Common Characteristics of Value Investing Stocks

There are several common characteristics that often present themselves in stocks that are thought to be attractive to those who follow a value investing strategy.

These have been written about extensively by famous value investing firms such as Tweedy, Browne & Company, and even Benjamin Graham himself.  By understanding the traits that frequently manifest themselves with successful value stocks, one can better learn to spot them.

The Most Common Traits Found In Value Investing Strategy Stocks

Typically, value investing strategy stocks have one or more of the following characteristics:

  • Low price to earnings ratio
  • Low price to book ratio
  • High dividend yield
  • Low price to sales multiple
  • Discount valuation relative to industry peers
  • Lower PEG ratio than comparable industry peers
  • Current market price trades at a substantial discount to conservatively calculated net present value of all future earnings
  • Strong balance sheets with little or no debt
  • Established history of dividend payments, sometimes stretching back 25 years or more
  • Share repurchase programs in place causing the actual total outstanding shares to decrease over time
  • Real, tangible assets backing every share such as factories, real estate, or cash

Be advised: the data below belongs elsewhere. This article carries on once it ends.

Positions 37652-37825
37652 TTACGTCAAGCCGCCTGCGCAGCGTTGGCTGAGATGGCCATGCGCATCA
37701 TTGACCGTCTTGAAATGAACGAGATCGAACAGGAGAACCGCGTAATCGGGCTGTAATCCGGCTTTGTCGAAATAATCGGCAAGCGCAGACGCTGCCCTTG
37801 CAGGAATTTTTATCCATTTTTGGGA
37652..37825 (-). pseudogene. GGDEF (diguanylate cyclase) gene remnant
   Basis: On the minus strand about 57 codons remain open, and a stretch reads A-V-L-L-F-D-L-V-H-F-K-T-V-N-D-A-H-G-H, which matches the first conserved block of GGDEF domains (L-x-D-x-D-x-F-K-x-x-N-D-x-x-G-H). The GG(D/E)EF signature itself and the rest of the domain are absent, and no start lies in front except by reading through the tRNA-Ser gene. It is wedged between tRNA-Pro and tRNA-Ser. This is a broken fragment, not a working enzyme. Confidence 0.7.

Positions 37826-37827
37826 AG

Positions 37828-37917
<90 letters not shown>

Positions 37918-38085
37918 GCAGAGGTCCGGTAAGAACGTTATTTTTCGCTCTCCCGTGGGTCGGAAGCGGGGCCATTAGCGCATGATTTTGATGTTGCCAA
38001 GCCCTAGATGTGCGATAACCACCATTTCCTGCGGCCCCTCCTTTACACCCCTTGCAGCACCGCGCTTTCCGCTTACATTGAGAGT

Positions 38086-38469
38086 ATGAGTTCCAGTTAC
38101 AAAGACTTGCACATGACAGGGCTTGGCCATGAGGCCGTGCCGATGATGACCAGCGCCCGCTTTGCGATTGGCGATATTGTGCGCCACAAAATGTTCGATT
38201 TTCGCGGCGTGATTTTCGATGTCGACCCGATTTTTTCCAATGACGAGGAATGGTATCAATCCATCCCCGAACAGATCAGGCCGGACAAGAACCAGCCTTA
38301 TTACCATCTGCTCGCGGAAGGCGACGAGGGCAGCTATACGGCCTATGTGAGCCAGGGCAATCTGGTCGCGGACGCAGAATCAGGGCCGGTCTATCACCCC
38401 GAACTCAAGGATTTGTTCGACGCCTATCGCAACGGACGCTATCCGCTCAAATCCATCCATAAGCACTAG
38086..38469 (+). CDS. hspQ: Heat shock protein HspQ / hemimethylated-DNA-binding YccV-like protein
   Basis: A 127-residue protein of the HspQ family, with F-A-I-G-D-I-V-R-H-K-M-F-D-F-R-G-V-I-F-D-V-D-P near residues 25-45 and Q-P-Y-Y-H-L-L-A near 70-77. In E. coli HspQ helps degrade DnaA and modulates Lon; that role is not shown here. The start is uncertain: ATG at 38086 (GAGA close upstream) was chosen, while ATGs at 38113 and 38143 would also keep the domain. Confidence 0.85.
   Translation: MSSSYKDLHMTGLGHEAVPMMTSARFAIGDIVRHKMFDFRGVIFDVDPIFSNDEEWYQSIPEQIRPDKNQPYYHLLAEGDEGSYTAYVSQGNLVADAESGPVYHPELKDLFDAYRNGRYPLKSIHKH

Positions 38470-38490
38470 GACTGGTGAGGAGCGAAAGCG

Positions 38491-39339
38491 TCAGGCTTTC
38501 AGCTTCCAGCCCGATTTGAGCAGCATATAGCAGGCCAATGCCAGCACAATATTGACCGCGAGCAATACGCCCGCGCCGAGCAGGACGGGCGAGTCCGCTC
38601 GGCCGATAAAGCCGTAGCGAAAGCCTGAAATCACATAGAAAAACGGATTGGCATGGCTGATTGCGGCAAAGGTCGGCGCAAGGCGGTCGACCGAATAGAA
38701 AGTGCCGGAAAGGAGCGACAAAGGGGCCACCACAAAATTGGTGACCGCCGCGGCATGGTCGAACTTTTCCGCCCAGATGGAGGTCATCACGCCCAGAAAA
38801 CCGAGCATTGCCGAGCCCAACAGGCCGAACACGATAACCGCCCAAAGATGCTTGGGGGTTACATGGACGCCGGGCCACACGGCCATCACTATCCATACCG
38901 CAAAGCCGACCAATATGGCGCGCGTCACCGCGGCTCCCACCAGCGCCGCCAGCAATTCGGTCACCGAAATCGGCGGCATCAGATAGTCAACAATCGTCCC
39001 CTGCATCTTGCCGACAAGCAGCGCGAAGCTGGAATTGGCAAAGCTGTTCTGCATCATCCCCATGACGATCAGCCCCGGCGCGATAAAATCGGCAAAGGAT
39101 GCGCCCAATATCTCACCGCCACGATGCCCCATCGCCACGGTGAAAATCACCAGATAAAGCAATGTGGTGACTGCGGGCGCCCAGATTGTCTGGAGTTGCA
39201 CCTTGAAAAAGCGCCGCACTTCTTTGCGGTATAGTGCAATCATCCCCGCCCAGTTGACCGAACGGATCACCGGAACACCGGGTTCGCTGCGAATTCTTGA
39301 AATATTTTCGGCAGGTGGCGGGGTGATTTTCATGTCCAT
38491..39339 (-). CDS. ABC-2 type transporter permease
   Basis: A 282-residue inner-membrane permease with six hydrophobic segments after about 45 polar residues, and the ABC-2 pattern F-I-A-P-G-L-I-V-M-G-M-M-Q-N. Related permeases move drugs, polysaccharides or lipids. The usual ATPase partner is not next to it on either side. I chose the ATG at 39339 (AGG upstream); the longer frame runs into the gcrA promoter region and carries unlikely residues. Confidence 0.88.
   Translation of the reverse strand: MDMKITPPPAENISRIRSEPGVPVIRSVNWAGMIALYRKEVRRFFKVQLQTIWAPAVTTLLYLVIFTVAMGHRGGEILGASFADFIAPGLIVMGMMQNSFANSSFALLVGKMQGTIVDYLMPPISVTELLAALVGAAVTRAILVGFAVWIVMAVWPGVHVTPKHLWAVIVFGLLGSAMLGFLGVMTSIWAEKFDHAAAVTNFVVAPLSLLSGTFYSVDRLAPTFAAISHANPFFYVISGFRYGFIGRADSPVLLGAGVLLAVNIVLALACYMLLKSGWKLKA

• High return on equity (for those following the Charlie Munger value investing strategy)
  • Boring businesses without a lot of competition
  • High fixed charge coverage ratios
  • High interest coverage ratios
  • High dividend coverage ratios

Your Value Investing Portfolio Will Come to Represent Your Personality

As the famous economist once mused, a series of investing decisions, taken over one’s life, will start to present a startlingly accurate portrait of his personality.  Those who follow a value investing strategy are no exception.  Both Walter Schloss and Charlie Munger followed the same value investing principles, yet their portfolios couldn’t have looked any different.  The former collected cheap businesses that traded at a discount to book value regardless of the quality of the underlying company.  The latter bought only excellent businesses he could hold for a long period of time that would generate torrents of cash for redeployment, preferably held through a tax-advantaged account.  Both men grew exceedingly rich.

The secret to success is keeping your value investing principles consistent.  If you aren’t able to watch your holdings fluctuate wildly, like Charlie Munger did when his partnership lost 70%+ over two or three years in the 1970’s, don’t become a focused value investor.  Instead, practice widespread diversification.  Likewise, if you want to maximize your gains and aren’t emotionally worried about big price swings in the market value of your stocks, focused value investing may be a better choice for you.  In other words, know thyself.  If you achieve that, you will be miles ahead of most new investors.

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  • Andrew

    I take it you follow the Munger approach more than the Schloss 🙂

    • Absolutely. I sleep better at night knowing that regardless of whether we enter inflation or deflation, growth or recession, high taxes or low taxes, certain types of companies are superior and capable of generating large sums of surplus cash relative to owner investment. I’d rather own ten of these and do nothing for 50 years than constantly have to buy and sell cheap, subpar assets nobody wants. It’s more difficult and the commissions, taxes, spreads, and fees are higher, too.